Magecart is a supply chain attack. The idea is to compromise one supplier and gain access to its customers. With Magecart attacks, the criminals compromise software suppliers. They inject their malicious code into JavaScript files that are then downloaded by the software supplier’s customers. This is what happened at both Picreel and Cloud CMS. RiskIQ believes it was the same Magecart actor in both attacks. 

Picreel provides analytics software to websites. The software records visitor behavior to help online stores improve their conversion rates. The attackers compromised one of Picreel’s primary scripts, which was downloaded by Picreel customers and embedded into their websites. “However,” notes RiskIQ, “the attackers made a costly mistake, accidentally breaking the fileís JavaScript syntax, which caused the script to fail to execute in some browsers so that it could not inject the skimmer into the site.”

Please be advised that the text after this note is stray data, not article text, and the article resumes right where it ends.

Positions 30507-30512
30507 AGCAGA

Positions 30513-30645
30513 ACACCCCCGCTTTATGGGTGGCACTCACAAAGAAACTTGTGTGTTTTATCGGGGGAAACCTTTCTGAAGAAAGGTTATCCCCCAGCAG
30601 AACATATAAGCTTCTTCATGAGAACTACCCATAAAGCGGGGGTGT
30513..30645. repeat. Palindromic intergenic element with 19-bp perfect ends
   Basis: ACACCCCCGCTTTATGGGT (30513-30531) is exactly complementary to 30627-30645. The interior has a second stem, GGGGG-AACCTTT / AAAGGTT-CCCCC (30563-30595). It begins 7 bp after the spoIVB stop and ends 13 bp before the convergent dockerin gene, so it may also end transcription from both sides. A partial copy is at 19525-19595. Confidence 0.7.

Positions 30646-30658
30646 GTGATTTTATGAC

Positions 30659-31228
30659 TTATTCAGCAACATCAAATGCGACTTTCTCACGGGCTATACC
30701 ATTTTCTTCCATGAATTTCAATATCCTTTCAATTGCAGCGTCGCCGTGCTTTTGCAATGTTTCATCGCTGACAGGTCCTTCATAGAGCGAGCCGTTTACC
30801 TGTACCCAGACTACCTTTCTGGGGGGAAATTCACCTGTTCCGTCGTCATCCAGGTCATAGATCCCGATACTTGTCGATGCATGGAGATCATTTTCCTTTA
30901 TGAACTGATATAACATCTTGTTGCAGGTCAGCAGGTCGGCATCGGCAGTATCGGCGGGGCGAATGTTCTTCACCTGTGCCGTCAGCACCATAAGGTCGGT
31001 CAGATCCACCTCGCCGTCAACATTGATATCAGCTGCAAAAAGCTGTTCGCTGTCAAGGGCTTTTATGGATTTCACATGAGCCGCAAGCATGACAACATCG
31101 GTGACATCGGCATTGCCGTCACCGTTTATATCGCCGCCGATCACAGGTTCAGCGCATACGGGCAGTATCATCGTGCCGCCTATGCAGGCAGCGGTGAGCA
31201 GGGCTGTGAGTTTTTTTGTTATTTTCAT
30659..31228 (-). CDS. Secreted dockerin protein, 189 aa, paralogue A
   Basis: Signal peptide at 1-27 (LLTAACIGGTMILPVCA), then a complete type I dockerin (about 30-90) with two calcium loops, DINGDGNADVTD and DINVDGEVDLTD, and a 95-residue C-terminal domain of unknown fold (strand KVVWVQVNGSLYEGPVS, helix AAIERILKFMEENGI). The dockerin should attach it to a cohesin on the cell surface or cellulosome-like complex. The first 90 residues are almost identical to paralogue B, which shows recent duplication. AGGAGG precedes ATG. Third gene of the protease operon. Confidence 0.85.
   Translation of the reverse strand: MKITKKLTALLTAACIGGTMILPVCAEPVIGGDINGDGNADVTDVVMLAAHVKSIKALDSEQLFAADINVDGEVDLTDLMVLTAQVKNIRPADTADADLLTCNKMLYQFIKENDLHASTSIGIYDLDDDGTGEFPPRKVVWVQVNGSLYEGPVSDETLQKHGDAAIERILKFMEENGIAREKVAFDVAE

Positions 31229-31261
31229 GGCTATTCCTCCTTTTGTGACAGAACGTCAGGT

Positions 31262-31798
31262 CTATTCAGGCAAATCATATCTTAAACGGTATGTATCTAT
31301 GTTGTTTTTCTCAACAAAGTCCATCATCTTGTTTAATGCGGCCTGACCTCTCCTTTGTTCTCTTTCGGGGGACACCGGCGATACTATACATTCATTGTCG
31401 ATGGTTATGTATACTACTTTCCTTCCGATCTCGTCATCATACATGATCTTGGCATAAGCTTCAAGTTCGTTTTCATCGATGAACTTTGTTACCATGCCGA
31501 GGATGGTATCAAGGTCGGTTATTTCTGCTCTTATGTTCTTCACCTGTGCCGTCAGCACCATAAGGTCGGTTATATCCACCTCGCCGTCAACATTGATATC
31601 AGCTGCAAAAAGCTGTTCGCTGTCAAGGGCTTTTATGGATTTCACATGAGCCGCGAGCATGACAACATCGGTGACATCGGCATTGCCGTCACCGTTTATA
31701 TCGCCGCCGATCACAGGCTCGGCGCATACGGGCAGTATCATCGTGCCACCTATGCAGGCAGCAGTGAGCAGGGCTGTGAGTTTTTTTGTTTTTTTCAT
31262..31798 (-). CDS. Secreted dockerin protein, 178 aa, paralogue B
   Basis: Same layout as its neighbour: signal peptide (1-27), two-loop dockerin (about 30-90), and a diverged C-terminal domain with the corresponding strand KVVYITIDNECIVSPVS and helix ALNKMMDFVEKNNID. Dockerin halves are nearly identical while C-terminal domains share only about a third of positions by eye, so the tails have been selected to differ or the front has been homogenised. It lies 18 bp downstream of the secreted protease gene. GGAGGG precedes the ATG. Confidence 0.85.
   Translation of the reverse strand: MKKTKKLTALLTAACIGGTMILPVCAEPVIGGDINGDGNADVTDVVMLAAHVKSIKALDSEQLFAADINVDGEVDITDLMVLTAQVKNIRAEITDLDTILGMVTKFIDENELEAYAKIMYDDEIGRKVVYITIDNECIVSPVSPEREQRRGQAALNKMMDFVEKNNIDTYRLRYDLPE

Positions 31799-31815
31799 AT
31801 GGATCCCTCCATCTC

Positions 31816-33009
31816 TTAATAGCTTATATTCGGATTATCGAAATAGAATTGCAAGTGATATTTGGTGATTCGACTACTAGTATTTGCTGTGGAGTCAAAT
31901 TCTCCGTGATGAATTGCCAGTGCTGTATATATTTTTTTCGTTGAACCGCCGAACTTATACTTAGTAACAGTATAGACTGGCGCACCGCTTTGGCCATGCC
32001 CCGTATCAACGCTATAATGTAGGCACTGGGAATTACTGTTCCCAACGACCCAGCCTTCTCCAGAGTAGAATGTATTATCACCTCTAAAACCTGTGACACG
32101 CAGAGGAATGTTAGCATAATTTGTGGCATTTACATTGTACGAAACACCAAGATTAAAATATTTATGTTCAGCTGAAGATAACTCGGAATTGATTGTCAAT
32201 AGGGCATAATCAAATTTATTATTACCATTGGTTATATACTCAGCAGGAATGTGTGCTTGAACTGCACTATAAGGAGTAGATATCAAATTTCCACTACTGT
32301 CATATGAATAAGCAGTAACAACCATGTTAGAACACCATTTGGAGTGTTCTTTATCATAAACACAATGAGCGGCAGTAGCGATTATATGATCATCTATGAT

From its own telemetry, RiskIQ saw hundreds of websites loading the contaminated script, but believes that the attackers’ coding error will have saved many from harm. Picreel claims thousands of customers, and its software works with WordPress, Bigcommerce, Shopify and Cratejoy.

Cloud CMS is a headless content management system that runs on top of MongoDB, ElasticSearch and Amazon AWS. It is less popular in absolute terms than Picreel, with RiskIQ’s telemetry only being aware of a few hundred users. The script compromised by the attackers only affected version 1.5.23, and this is only used by about 20% of Cloud CMS users.